In just one year, the Canadian Internet Registration Authority (CIRA) boosted employee engagement rates by a full 22 per cent – but how did they do it? HRM Online
spoke to VP of Corporate Services, Paul Havey, to find out.
CIRA’s success can’t be pinned on just one thing, says Havey; “It’s the combination of all our policies, programs, and benefits together.”
Havey’s HR team encourages a positive company culture based on three main themes – food, fitness and fun. All of which, he says, help break down a multitude of barriers in the workplace.
Fitness in the workplace has been a hot topic for the last year and, as more and more companies offer incentives, it becomes difficult to do something a little different.
CIRA, on the other hand, got creative – with a “corporate boot-camp.”
Although Havey admitted levels of participation were largely weather dependant, he said the tough, army-style boot-camp was actually popular among many staff – “It’s one of the only activities that CIRA has where we’ve been able to get all the senior leadership team in at once,” he revealed.
“It can be very good for staff to see the senior team not being able to do a push-up or push a tyre,” he joked.
“But it’s less about the fitness and more about breaking down barriers within the team,” explained the VP. “Now, we have people who come up and interact directly with people they wouldn’t have before. It’s very effective at breaking barriers.”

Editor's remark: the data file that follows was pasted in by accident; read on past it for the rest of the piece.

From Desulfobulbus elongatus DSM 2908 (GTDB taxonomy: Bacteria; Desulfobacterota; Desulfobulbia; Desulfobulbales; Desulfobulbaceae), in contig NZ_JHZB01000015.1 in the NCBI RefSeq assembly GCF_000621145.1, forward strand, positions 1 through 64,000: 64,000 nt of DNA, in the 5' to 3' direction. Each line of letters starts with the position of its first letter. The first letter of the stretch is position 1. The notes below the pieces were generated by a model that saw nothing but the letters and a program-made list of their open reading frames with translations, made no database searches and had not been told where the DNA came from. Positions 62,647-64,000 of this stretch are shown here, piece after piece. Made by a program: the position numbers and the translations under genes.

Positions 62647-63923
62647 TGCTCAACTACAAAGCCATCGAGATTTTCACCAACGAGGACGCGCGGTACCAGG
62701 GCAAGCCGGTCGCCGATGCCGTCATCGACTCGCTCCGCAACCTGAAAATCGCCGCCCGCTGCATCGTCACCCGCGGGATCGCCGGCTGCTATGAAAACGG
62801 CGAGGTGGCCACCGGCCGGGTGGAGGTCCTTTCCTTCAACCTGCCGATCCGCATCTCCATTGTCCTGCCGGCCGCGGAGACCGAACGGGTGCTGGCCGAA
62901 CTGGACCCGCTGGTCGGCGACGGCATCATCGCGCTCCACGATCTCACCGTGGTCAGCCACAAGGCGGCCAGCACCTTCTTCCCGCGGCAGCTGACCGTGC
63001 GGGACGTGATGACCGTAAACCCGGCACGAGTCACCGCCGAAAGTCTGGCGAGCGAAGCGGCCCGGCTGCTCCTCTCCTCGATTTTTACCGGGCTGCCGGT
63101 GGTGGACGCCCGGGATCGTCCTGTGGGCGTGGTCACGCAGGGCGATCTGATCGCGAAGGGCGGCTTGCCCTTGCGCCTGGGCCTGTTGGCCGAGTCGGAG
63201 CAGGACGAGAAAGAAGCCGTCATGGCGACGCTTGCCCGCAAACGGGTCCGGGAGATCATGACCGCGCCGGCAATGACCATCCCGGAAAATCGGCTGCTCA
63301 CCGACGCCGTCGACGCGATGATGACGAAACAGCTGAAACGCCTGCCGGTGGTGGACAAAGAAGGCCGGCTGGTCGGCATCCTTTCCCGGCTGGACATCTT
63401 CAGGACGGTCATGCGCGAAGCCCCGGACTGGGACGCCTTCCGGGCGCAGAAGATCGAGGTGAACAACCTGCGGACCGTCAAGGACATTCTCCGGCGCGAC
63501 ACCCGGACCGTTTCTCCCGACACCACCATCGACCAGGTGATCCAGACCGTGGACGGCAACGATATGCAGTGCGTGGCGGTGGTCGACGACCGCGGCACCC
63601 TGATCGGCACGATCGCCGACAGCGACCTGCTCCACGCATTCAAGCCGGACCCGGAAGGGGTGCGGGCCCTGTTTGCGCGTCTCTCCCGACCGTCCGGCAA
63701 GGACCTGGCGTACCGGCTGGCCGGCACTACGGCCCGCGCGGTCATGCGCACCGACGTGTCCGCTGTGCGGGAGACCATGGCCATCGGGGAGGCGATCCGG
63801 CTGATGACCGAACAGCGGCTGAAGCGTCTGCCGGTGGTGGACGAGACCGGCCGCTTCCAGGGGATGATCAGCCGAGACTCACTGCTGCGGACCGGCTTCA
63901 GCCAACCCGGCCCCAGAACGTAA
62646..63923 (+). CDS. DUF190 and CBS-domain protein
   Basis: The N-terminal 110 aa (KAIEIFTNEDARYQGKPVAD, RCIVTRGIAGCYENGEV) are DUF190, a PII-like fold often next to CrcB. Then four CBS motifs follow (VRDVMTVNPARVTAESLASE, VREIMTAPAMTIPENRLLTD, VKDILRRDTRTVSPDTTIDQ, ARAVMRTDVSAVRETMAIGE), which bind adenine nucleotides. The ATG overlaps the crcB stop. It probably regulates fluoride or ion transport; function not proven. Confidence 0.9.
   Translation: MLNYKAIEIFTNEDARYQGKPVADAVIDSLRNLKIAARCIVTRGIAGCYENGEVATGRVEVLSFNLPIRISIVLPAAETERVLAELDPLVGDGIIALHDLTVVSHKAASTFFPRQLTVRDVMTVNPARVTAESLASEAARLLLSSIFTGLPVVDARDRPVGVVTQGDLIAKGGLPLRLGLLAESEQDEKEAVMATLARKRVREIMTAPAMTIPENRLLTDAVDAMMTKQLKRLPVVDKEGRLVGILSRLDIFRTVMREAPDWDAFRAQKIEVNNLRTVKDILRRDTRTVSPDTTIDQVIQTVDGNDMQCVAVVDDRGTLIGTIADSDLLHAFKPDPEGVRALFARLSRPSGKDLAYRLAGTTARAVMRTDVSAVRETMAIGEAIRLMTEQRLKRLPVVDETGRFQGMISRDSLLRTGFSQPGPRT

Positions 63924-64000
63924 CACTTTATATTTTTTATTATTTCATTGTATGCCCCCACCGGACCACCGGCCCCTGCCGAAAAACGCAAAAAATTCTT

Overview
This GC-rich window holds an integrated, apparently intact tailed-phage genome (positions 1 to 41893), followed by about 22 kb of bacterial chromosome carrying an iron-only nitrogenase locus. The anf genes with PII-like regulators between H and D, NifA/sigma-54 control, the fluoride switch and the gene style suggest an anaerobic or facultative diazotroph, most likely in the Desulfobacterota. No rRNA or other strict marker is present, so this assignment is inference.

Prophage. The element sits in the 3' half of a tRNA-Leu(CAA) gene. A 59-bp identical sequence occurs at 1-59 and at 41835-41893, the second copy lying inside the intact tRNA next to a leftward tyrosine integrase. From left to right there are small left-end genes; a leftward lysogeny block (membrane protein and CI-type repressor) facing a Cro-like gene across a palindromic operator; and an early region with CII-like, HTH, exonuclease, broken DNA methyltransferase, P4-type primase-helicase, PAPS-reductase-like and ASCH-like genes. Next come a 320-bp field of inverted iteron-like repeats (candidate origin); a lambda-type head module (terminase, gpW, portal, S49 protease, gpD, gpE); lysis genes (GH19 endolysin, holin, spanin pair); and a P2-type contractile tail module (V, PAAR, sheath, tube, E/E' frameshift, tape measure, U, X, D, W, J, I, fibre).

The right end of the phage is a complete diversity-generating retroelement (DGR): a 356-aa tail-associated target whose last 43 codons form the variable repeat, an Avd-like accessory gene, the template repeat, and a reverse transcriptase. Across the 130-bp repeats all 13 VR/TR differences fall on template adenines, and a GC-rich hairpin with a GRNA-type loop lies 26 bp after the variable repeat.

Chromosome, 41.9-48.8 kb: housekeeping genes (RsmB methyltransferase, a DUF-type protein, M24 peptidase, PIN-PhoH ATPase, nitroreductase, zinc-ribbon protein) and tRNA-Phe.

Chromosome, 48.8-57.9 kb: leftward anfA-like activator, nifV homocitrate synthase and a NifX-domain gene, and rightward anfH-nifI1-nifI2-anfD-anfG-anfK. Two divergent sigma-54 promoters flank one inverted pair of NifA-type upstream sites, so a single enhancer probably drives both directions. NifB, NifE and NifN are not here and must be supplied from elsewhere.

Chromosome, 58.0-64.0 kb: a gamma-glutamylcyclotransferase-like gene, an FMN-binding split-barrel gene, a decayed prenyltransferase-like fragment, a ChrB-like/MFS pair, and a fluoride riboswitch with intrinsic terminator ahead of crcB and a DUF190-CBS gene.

On the opposite end of the spectrum, CIRA’s company culture is also fairly food-centric, says Havey. “A huge part of CIRA culture is food,” he admitted.
CIRA employees can expect everything from staff lunches and get-togethers after work to fund-raiser barbeques and Friday afternoon gatherings.
“We have this massive camaraderie about food and that natural camaraderie of our company really manifests itself in all of the activities that occur here,” revealed Havey.
CIRA also encourages employees to take time for themselves – and others. The company supports community involvement with fundraising activities such as Ride the Rideau and Movember as well as offering staff time allowances for volunteering.
“We’ve gone to great lengths to engage the full employee group,” Havey told HRM, “including the senior leadership team and the middle management team.”
“We actively listen to our employees,” he said. “We take their concerns, their feedback, their suggestions, and their questions seriously.”
It seems CIRA's three pronged approach to company culture is certainly keeping employees more than happy.
More like this:
Six ways to engage your most valuable employees
A health-check for HR – with GoodLife
’s VP of People and Culture
Satisfied family men make happier employees